• Monitor, direct and enhance the protection of cyber systems through industry-accepted standards, procedures and policies.
  • Assess the vulnerability of existing and proposed ICT systems.
  • Manage potential cyber security risks, focusing on decision-making, trade-offs, team building and leadership.
  • Demonstrate awareness of and responses to a diverse range of cyber threats.

 

The cyber security program is comprised of three different exit awards:

Students can apply directly to either the Graduate Diploma or Masters awards, and can also transfer between award programs. A student enrolled in the Graduate Diploma can subsequently transfer to the Masters award, with credit for courses already completed. Equally, a student enrolled in the Masters who decides not to complete the program can request to exit with a Graduate Diploma, which requires fewer courses. The Graduate Certificate is an exit-only qualification, meaning that it is only available to students enrolled in the Graduate Diploma who wish to exit the program early.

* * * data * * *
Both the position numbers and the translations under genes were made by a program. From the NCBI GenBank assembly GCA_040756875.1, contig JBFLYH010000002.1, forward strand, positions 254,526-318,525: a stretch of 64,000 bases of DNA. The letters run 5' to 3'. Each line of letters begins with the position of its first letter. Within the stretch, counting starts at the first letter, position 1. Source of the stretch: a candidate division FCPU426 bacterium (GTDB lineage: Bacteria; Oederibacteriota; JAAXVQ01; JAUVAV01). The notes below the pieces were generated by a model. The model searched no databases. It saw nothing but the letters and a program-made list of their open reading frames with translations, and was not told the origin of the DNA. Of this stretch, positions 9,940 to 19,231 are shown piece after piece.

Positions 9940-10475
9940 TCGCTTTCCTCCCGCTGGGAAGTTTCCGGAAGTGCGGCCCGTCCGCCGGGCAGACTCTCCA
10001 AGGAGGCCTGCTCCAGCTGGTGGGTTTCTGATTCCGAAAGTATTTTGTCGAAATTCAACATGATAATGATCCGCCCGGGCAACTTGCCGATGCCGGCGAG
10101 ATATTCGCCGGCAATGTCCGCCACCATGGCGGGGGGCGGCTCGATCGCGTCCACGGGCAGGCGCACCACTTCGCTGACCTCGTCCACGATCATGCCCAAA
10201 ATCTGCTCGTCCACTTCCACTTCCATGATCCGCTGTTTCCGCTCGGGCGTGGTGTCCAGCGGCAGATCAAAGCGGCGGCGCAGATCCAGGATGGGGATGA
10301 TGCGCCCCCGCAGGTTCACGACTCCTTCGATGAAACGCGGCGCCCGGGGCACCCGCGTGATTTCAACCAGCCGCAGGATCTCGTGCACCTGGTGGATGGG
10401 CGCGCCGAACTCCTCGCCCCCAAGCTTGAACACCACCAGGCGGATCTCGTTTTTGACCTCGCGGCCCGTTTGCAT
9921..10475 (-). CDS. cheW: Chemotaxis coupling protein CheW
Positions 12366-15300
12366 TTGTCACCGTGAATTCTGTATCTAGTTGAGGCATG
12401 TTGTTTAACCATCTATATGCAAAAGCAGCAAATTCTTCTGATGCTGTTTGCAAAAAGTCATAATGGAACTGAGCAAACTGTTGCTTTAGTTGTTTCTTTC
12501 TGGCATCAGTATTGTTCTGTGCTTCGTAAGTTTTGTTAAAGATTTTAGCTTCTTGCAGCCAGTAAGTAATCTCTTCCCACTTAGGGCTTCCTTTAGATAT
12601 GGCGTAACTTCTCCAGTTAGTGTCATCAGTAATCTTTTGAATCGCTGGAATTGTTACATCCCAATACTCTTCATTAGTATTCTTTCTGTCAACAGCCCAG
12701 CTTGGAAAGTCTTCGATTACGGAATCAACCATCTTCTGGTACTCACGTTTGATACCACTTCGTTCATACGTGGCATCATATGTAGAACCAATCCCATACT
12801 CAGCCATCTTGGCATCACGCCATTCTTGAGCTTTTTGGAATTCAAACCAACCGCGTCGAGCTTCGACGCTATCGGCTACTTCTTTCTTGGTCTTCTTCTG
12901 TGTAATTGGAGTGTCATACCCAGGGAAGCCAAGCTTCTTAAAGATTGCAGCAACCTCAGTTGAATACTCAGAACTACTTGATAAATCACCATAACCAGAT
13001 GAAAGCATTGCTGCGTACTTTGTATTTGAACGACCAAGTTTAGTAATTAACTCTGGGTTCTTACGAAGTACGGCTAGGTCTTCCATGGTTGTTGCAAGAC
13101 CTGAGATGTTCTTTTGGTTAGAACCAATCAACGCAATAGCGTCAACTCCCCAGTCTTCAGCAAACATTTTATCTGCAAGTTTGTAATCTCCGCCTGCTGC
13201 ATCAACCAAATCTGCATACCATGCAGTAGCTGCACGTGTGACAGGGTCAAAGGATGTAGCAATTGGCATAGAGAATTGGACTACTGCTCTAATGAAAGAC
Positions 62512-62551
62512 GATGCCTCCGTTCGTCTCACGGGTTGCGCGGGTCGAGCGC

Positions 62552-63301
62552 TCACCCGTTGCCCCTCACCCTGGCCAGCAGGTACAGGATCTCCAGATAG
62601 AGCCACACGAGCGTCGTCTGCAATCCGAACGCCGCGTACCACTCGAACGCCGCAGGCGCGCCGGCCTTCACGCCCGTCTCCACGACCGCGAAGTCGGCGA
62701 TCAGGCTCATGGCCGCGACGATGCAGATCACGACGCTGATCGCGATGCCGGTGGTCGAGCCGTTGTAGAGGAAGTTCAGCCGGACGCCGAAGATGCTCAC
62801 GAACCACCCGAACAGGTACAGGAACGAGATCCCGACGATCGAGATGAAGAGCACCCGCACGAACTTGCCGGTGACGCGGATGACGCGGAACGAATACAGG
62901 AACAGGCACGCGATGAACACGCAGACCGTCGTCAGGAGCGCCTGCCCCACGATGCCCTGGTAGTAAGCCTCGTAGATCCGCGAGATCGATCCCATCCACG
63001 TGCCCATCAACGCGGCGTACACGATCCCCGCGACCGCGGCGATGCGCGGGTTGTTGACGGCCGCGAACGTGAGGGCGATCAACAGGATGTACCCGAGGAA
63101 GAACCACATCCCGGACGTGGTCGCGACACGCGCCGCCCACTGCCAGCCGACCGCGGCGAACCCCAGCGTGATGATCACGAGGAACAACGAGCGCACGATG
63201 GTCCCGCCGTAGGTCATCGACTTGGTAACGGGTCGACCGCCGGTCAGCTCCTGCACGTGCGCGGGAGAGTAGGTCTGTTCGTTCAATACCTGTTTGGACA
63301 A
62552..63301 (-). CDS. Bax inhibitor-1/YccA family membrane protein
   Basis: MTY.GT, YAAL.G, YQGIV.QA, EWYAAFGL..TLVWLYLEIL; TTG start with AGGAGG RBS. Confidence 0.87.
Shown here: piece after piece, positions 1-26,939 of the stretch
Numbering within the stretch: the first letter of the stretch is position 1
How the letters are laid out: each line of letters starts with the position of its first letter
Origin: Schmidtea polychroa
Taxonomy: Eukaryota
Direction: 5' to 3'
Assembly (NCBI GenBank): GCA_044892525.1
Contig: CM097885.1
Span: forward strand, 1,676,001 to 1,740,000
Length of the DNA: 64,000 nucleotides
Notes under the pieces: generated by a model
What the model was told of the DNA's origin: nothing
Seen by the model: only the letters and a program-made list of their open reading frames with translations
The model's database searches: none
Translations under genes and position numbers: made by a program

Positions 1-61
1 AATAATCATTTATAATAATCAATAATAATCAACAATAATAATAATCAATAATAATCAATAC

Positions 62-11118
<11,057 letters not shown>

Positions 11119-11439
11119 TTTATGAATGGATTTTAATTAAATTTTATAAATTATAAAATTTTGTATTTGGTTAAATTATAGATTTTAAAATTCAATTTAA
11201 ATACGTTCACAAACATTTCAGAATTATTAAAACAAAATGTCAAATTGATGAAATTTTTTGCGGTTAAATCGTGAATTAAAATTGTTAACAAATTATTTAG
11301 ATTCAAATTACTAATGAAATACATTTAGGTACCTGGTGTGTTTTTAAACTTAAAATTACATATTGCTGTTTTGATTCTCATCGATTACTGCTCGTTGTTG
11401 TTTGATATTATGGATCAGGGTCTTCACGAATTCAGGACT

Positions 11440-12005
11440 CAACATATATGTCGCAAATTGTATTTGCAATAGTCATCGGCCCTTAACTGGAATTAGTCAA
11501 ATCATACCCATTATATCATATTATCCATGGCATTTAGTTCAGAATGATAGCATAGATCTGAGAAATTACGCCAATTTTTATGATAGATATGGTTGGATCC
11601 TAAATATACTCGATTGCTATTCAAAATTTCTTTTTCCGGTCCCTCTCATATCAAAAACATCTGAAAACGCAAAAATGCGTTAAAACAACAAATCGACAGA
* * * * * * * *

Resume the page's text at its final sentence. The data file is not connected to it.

I'm interested! Now what?

Applications for the Cyber Security program are lodged directly through the ANU's StudyLink portal, as described in the 'Application process' tab below.

The application and enrolment process has 5 key stages:

Step 1

Students lodge an application through the ANU's StudyLink portal, along with their academic transcripts and CV.

Step 2

Students receive an email from the ANU’s Domestic Admissions team, containing an offer for study.

Step 3

Students complete the online acceptance process, and will then receive their ANU logon and enrolment instructions from the Data Analytics team.

Step 4

Students log on to ISIS, the ANU’s Interactive Student Information System, to enrol themselves in their chosen courses.

Step 5

Students log on to Wattle, the ANU’s online learning portal, to access their course materials

Application process

Applications for the Cyber Security program are available directly through the ANU’s StudyLink portal.

Students should locate the relevant award from the hyperlinks below, and then select ‘Apply’ from the top right-hand corner of the page:

There are different application closing dates for each academic session (Autumn, Winter, Spring etc.). Closing dates for each academic session will be available at the ‘Course Schedule’ tab at the bottom of this webpage. Please note that closing dates will not be available until the 2018 teaching timetable is confirmed.